We refer to Joe Klein of Time magazine. Appearing on Chris Matthew's syndicated show over the weekend, he opined that President Obama enjoys a better relationship with the military that George W. Bush. A partial transcript of his comments, courtesy of Newsbusters:
JOE KLEIN, TIME MAGAZINE: The other thing is there’s still tension between [President Obama] and Petraeus about what exactly, how exactly to close out Afghanistan. I'd say the relationship is pretty good, very, better than it was with Bush because the military hated the fact that he wasn't really doing the job in Iraq.
Unfortunately for Mr. Klein, the military apparently never got the message. Barely a day later, the Gallup organization released a new poll, showing that veterans and active-duty military personnel give the President lower marks than the general population. The poll was based on more than 230,000 interviews conducted for Gallup's daily tracking poll between January 2010 and April of this year.
According to the survey, President Obama's approval numbers were significantly lower among military personnel and veterans among all age groups. Among the 18-29 demographic, Mr. Obama has a 58% approval rating among the general population, but only 44% among military members and veterans in that age group.
Among Americans between the ages of 30-39, the president has a 51% approval rating in the general population, but that number drops to 41% for active-duty members of the armed forces and those who have previously served. The same gap is seen in the 40-49 demographic. Collectively, the three groups represent over 90% of the nation's military, and a significant portion of its younger veterans.
Clearly, the numbers don't back up Mr. Klein's assertion. So, how did he manage to get it so wrong?
For starters, there's been a lot of spin in Democratic circles about their "inroads" with the military vote. If you believe their operatives, members of the armed forces and veterans are no longer a lock for the GOP. As more women and minorities join the military, they reason, Democratic candidates will receive a greater share of the armed forces vote.
But if the 2008 presidential election is any indication, the Democrats still have a lot of work to do. On the eve of that election, a Military Times survey showed that Republican candidate John McCain held almost a 3-1 lead among "career" officers and NCOs serving in the armed forces. Final electoral results showed that Senator McCain received well over 60% of the military vote, while losing to Mr. Obama by more than seven percentage points.
We're also guessing that Mr. Klein doesn't spend much time with the grunts, who worry about things like operations tempo, deployments and how they're going to support their families. While the rank-and-file give the President due credit for his successes (i.e., the bin Laden raid), they're also aware the Obama Administration has been hacking away at the Pentagon budget.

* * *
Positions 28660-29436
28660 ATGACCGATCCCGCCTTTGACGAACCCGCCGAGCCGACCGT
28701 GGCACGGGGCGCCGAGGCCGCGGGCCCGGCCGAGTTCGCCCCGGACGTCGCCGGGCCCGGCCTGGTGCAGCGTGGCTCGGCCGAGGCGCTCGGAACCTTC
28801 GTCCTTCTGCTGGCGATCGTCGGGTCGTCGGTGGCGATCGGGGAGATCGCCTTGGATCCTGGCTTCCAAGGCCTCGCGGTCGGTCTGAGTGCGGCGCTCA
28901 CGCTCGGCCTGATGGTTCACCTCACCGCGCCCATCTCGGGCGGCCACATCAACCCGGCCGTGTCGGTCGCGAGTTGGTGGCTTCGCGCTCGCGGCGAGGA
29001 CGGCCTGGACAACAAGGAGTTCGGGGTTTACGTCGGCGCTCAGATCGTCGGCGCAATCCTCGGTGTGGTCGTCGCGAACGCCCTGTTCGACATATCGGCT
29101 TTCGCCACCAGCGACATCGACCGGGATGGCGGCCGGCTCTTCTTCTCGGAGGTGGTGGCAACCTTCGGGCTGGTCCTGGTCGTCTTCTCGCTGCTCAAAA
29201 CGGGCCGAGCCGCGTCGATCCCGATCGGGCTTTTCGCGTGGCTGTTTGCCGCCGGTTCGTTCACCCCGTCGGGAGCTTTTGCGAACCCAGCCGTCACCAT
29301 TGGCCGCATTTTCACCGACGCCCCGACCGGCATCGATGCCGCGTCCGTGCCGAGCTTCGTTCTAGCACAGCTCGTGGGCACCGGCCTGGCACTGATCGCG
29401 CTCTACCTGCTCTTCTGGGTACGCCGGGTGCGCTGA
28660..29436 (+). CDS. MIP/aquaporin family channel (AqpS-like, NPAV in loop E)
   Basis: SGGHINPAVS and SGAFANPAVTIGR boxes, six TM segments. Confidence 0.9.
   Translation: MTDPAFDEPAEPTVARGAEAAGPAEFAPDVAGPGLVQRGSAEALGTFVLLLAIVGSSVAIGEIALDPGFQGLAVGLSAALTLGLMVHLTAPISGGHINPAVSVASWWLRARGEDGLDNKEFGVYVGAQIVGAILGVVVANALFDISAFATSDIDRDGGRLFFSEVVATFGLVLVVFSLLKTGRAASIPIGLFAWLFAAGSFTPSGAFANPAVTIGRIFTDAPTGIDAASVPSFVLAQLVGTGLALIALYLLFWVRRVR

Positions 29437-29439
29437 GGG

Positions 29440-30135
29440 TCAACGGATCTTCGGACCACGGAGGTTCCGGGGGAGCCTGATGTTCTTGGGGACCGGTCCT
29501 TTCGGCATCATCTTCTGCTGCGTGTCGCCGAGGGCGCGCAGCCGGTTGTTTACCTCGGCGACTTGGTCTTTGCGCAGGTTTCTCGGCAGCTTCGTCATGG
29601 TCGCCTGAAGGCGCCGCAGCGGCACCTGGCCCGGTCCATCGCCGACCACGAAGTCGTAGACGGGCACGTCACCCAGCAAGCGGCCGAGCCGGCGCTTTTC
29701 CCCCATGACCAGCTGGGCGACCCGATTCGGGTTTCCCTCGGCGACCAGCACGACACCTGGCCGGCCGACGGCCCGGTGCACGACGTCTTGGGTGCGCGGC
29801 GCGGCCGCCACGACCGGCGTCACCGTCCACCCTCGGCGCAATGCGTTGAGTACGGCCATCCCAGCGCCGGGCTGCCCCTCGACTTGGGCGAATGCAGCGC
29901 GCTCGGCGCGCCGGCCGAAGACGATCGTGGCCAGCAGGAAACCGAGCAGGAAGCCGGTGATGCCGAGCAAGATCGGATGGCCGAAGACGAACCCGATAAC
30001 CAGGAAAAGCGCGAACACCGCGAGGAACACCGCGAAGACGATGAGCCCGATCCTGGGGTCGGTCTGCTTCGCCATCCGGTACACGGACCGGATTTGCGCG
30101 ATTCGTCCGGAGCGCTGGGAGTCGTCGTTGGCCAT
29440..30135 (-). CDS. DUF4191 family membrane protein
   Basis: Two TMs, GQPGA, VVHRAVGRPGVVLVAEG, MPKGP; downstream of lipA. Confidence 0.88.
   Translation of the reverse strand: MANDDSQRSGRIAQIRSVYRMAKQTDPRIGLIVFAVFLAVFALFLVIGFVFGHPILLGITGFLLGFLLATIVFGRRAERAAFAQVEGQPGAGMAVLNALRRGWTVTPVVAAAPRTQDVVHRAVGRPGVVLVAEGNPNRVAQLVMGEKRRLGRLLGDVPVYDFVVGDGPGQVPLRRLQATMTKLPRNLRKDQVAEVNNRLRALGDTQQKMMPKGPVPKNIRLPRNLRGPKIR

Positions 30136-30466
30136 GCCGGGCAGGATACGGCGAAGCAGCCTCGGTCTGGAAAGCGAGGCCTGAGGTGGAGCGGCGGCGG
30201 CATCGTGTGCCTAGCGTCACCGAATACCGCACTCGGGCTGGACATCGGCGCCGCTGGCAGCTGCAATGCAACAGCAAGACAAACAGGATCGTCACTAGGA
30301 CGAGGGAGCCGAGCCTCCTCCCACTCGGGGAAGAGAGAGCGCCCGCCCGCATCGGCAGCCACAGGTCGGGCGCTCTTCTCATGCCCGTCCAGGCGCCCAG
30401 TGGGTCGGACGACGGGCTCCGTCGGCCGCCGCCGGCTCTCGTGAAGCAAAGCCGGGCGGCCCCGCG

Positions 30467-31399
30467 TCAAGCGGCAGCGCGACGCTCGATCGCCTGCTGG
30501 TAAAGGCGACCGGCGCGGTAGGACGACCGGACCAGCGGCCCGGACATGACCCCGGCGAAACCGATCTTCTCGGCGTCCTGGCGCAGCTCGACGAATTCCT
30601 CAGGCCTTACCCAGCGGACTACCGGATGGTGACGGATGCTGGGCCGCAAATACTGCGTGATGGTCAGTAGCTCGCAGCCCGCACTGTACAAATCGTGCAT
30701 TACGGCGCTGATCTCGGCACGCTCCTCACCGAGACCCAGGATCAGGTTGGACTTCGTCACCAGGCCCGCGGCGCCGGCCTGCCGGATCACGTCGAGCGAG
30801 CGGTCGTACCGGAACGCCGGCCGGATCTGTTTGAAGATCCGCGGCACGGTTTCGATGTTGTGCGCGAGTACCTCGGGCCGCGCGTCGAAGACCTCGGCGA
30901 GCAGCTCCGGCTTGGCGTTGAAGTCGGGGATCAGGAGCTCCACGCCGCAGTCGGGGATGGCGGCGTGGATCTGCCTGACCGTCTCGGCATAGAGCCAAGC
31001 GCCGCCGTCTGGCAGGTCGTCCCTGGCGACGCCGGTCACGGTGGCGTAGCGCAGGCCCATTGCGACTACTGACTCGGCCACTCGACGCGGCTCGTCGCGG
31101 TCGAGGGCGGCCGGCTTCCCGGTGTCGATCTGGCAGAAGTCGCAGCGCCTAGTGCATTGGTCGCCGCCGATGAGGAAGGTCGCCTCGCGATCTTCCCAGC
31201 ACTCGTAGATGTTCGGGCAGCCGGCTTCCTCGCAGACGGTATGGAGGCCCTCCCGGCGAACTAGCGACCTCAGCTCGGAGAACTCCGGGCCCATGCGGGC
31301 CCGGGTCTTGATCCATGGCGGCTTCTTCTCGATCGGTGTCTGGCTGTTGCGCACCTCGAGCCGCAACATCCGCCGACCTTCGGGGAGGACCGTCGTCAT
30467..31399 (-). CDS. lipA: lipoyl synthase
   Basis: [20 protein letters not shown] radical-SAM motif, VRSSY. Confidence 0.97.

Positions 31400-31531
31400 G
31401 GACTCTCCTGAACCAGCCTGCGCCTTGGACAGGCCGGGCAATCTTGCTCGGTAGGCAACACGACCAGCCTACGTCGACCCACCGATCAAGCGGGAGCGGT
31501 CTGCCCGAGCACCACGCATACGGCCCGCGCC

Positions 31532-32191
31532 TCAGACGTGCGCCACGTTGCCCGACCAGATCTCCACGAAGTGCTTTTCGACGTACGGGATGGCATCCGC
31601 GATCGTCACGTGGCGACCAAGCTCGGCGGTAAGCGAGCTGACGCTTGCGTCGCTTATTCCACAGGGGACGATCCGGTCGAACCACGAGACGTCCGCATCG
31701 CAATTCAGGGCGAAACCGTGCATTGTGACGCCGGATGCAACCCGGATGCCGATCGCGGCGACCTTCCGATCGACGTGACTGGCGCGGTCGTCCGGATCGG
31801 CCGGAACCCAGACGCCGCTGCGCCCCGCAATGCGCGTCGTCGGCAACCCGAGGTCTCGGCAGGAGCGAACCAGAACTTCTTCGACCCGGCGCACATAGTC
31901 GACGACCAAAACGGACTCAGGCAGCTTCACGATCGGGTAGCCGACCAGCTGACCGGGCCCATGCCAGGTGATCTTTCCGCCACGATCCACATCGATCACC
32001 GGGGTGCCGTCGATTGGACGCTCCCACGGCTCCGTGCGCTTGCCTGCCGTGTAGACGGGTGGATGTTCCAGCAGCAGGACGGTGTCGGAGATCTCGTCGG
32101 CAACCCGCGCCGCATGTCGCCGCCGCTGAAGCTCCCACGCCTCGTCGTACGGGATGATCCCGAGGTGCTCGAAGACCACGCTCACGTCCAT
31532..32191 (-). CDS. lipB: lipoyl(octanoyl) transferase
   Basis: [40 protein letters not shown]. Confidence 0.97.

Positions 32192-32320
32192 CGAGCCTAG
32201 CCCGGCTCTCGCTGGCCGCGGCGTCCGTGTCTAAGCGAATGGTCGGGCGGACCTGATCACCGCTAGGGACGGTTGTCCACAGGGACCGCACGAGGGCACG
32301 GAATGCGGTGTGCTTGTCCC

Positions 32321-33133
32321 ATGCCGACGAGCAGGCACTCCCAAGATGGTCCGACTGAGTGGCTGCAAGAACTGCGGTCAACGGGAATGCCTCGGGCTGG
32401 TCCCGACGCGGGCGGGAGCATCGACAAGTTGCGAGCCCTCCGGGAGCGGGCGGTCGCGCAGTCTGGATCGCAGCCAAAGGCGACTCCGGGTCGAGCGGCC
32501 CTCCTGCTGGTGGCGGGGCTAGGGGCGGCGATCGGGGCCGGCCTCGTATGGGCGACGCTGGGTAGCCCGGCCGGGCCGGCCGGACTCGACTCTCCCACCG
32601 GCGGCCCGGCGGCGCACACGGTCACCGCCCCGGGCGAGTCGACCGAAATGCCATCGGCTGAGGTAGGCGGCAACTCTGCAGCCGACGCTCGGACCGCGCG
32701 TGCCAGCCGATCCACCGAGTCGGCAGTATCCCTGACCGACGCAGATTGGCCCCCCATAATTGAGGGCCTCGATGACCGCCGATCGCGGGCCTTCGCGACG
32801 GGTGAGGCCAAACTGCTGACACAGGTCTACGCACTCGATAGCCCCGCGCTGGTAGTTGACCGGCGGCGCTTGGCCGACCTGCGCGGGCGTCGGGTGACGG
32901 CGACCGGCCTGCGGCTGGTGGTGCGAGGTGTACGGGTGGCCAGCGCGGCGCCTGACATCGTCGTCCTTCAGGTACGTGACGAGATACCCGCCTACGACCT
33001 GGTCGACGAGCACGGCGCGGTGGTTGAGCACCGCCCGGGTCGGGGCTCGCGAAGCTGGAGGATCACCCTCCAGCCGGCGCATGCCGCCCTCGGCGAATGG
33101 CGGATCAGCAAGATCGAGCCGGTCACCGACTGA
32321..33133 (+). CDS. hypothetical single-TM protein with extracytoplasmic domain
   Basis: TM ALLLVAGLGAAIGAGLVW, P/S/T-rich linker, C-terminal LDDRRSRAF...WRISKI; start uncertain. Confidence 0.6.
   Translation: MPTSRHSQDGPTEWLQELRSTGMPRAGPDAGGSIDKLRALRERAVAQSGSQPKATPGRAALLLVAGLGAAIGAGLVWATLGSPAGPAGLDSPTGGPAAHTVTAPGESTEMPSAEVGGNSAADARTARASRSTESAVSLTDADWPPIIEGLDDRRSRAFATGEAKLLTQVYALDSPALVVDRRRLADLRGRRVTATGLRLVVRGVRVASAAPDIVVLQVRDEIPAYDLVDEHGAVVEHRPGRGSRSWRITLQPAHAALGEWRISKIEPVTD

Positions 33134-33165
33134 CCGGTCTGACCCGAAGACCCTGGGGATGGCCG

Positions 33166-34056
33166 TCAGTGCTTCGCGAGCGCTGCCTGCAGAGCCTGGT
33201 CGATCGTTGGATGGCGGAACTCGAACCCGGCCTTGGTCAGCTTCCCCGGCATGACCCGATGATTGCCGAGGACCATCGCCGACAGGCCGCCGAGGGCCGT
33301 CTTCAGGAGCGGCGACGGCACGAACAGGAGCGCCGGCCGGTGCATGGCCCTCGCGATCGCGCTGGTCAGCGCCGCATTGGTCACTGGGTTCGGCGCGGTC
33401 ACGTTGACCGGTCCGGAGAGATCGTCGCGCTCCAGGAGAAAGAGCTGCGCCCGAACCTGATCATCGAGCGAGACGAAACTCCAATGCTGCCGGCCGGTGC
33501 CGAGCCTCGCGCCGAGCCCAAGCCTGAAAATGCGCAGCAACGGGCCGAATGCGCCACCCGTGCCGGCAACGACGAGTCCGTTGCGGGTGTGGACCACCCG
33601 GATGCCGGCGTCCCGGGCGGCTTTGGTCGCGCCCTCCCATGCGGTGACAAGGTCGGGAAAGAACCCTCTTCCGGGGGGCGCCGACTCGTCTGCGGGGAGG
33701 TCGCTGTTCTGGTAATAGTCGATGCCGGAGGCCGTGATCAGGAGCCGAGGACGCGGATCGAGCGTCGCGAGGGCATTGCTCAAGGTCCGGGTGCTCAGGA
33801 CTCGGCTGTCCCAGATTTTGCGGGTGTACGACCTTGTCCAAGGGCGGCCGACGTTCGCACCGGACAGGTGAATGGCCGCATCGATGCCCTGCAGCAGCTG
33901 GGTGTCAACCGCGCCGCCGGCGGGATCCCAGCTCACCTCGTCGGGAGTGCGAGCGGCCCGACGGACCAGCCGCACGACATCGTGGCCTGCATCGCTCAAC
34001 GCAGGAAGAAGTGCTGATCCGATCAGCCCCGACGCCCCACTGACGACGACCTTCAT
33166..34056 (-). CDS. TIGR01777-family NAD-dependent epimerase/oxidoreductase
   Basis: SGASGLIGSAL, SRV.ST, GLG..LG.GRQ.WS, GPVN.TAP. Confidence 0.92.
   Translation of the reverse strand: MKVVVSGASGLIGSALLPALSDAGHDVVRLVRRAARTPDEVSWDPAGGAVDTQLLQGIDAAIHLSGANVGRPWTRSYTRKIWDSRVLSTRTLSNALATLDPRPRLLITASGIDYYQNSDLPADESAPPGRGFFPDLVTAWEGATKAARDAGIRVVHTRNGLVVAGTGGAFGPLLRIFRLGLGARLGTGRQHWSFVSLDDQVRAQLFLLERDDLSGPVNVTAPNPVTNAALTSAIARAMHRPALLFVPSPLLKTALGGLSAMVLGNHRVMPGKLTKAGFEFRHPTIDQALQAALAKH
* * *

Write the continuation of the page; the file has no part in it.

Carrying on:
Under a plan outlined by outgoing SecDef Robert Gates, the Army and Marine Corps will see significant manpower cuts--never mind that our presence in Iraq and Afghanistan will continue for years. Military members understand that math perfectly well; literally thousands of troops will be forced from the ranks in years to come, with middling prospects for civilian employment. Did we mention that younger veterans (under the age of 30) have one of the highest employment rates among all Americans? Those "career" and "pocketbook" issues clearly affect perceptions of the commander-in-chief.
We're also guessing that Mr. Klein's military interaction is probably limited to senior officers he meets on the cocktail party circuit in D.C. Officers at that level have a stake in the success or failure of an administration, and it's not too difficult to find a few cheerleaders with stars on their uniforms. Put another way: if you're a three-star in D.C. who's looking to reach the top of the military food chain, would you say something bad about the president (and his relationship with the armed forces) to a "friend of the administration" like Joe Klein?
Here's a suggestion for the Time columnist, who's actually been to places like Iraq and Afghanistan. Before making more generalizations about the military, spend a little more time with members of the armed services--not the generals and colonels, but the mid-level, career officers and NCOs who make things work. Their insights would prove informative--even illuminating, and give Mr. Klein a better idea as to why his assertion didn't match the Gallup poll.